NASA Spinoff

Engineers are tasked with designing new systems every day to meet changing or unexpected technical requirements. After the tragic explosion of the Space Shuttle Challenger on January 28, 1986, NASA engineers embarked on a complete overhaul of many of their long-standing quality systems and procedures. When the official cause of the accident was determined to be an O-ring failure in the right Solid Rocket Booster, NASA's Shuttle Program initiated a thorough redesign of the rocket boosters clevis ends, which are the O-ring's mating surfaces.

Creating long-duration, high-powered lasers, for satellites, that can withstand the type of optical misalignment and damage dished out by the unforgiving environment of space, is work that is unique to NASA. It is complicated, specific work, where each step forward is into uncharted territory.

Scientists at NASA's Kennedy Space Center work in cleanrooms: laboratories with high degrees of cleanliness provided by strict control of particles such as dust, lint, or human skin. They are contaminant-free facilities, where the air is repeatedly filtered, and surfaces are smooth to prevent particles from getting lodged. Technicians working in these environments wear specially designed cleanroom bunny suits and booties over their street clothes, as well as gloves and face masks to avoid any contamination that may be imparted from the outside world. Even normal paper is not allowed in cleanrooms only cleanroom low-particulate paper. These are sensitive environments where precision work, like the production of silicon chips or hard disk drives, is performed.

Many people will be sad to see the Hubble Space Telescope go, as it was the first instrument of its kind to provide us with such a wealth of imagery and information about the galaxy. The telescope has served us well since its launch in spring of 1990, but it is nearly time for its retirement. The science, however, will continue, as NASA plans the launch of a new, more modern orbiting telescope, the James Webb Space Telescope.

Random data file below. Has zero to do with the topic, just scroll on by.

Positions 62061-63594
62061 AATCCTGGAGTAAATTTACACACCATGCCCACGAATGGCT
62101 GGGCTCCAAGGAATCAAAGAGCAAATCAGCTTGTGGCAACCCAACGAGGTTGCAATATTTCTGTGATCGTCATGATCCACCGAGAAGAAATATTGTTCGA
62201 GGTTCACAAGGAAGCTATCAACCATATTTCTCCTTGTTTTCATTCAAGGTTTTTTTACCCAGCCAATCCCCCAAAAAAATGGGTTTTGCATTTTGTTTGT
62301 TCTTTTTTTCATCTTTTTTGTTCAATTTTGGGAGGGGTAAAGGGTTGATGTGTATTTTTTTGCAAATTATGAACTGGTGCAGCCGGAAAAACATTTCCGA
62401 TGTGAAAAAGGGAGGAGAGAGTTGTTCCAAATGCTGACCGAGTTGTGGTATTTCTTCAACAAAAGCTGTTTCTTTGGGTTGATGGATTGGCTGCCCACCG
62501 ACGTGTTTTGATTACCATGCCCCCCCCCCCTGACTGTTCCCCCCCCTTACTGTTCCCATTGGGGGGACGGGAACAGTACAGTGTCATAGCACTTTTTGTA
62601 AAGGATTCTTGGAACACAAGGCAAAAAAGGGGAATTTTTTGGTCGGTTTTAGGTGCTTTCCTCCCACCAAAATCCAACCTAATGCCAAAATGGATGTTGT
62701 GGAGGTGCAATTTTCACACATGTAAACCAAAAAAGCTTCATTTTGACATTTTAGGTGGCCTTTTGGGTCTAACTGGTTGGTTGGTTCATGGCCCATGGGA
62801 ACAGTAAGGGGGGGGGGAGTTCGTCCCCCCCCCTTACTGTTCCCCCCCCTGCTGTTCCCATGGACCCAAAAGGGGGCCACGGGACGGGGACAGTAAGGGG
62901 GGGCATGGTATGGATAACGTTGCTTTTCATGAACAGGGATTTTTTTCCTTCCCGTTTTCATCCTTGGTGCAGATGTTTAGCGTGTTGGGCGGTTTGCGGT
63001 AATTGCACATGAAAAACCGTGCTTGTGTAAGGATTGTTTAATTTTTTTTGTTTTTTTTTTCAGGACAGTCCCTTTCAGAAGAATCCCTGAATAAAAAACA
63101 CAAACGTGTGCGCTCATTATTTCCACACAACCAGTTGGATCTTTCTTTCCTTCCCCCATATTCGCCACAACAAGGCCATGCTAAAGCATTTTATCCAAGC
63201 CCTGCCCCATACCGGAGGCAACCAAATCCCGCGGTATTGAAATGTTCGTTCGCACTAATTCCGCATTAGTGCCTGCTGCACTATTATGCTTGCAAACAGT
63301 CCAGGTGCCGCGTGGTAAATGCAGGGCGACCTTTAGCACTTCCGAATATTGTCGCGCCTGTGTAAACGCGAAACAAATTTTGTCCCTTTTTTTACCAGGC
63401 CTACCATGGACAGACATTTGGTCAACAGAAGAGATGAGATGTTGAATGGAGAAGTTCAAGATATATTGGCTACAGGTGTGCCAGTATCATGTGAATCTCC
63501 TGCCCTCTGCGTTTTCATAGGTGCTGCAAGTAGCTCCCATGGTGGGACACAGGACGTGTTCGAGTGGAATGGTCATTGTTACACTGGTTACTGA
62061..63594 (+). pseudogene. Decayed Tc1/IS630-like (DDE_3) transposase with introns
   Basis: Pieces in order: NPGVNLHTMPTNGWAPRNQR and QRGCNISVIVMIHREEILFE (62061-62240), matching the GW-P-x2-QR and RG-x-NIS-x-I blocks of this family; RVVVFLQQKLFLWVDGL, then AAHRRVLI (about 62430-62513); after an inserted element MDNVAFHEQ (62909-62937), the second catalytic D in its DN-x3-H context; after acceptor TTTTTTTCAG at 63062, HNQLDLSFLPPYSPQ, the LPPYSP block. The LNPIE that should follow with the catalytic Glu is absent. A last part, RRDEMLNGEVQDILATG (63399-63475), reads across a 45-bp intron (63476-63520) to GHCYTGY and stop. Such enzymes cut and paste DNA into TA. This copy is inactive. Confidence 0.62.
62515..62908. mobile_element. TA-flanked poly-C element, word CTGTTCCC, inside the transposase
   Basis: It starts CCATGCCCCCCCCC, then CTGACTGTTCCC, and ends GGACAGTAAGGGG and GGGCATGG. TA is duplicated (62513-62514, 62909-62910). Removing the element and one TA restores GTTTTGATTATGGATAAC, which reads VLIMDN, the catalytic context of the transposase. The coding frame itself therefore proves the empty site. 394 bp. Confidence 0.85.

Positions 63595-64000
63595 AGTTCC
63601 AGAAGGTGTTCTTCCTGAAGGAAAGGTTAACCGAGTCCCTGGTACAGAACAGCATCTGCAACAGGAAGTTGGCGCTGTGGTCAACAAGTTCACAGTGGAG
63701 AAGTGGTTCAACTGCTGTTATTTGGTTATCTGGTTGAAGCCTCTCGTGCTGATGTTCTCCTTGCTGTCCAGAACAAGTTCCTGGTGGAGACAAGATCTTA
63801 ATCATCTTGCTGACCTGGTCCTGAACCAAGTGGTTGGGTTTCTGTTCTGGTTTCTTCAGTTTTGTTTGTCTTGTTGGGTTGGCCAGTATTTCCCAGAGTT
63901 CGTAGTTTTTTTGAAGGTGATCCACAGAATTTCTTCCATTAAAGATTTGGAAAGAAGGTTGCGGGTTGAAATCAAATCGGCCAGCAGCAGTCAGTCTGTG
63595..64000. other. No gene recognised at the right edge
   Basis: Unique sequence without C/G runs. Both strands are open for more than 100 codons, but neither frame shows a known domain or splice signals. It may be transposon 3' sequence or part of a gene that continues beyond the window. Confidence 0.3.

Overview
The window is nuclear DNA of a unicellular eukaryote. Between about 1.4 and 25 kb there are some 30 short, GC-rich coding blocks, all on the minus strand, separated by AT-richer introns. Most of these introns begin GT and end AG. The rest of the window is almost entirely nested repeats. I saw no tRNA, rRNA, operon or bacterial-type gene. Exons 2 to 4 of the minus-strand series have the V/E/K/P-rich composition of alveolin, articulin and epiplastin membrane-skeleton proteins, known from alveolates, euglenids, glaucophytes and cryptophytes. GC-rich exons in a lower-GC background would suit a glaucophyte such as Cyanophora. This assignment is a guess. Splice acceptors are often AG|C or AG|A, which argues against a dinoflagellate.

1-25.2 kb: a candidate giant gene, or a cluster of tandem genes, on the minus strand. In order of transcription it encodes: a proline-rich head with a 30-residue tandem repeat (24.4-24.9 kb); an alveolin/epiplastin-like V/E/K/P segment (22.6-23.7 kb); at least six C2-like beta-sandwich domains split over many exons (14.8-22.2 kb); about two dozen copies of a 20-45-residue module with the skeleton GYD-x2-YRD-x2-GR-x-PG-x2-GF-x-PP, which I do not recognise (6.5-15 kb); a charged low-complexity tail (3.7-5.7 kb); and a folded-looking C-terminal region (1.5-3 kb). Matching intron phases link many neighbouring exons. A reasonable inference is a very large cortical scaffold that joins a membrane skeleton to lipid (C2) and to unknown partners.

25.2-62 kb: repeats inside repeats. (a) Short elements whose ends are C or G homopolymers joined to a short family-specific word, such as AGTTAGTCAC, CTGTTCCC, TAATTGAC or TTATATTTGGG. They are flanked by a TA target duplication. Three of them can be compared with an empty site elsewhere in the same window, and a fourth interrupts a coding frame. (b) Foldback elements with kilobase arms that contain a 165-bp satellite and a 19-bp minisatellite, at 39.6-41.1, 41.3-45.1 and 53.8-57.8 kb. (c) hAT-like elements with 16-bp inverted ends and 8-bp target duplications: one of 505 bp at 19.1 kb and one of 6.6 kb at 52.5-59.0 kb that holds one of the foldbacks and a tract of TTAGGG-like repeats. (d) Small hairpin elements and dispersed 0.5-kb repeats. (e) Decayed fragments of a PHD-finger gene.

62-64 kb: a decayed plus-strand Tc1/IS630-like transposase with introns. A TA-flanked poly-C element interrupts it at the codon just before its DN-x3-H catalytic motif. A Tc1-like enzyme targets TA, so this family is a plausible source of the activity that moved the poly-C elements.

The space-age materials that NASA employs in its spacecraft and satellites have different attributes than the building materials that can work for Earthly uses. These materials do not behave like the typical construction materials, and therefore, require new methods for construction.

By the end of the 1990s, the optical fiber backbone of the telecommunication and data-communication networks had evolved from megabits-per-second transmission rates to gigabits-per-second transmission rates. Despite this boom in bandwidth, however, users at the end nodes were still not being reached on a consistent basis. (An end node is any device that does not behave like a router or a managed hub or switch. Examples of end node objects are computers, printers, serial interface processor phones, and unmanaged hubs and switches.)

This story begins in the 1970s, when Dr. Joseph Heyman, a young scientist at NASA's Langley Research Center, was asked to support the investigation of a wind tunnel accident at a sister center. Although the work was outside of his physics background, it sparked a research focus that guided his lengthy NASA career and would earn him a slew of accolades, including NASA's highest award medals for Exceptional Leadership, Exceptional Achievement, and Exceptional Service; the coveted Silver Snoopy Astronaut Award for Space Shuttle Return to Flight; and the Arthur Fleming Award for being one of the Top Ten Federal Scientists in Government Service. He won 30 additional NASA awards, including the Agency's Invention of the Year and the Agency's highest award for technology transfer, and was the only person to ever win 4 R&D 100 Awards.

Scientists at NASA's Glenn Research Center developed a high-temperature, solid lubricant coating material that is saving the manufacturing industry millions of dollars. The material came out of 3 decades of tribological research, work studying high-temperature friction, lubrication, and the wearing of interacting surfaces that are in relative motion. It was developed as a shaft coating deposited by thermal spraying to protect foil air bearings used in oil-free turbomachinery, like gas turbines, and is meant to be part of a larger project: an oil-free aircraft engine capable of operating at high temperatures with increased reliability, lowered weight, reduced maintenance requirements, and increased power.

Before any rocket is allowed to fly and be used for a manned mission, it is first test-fired on a static test stand to verify its flight readiness. NASA's Stennis Space Center provides testing of Space Shuttle Main Engines, rocket propulsion systems, and related components with several test facilities. It has been NASA's test-launch site since 1961.

Like the environment of space, the undersea world is a hostile, alien place for humans to live. But far beneath the waves near Key Largo, Florida, an underwater laboratory called Aquarius provides a safe harbor for scientists to live and work for weeks at a time.

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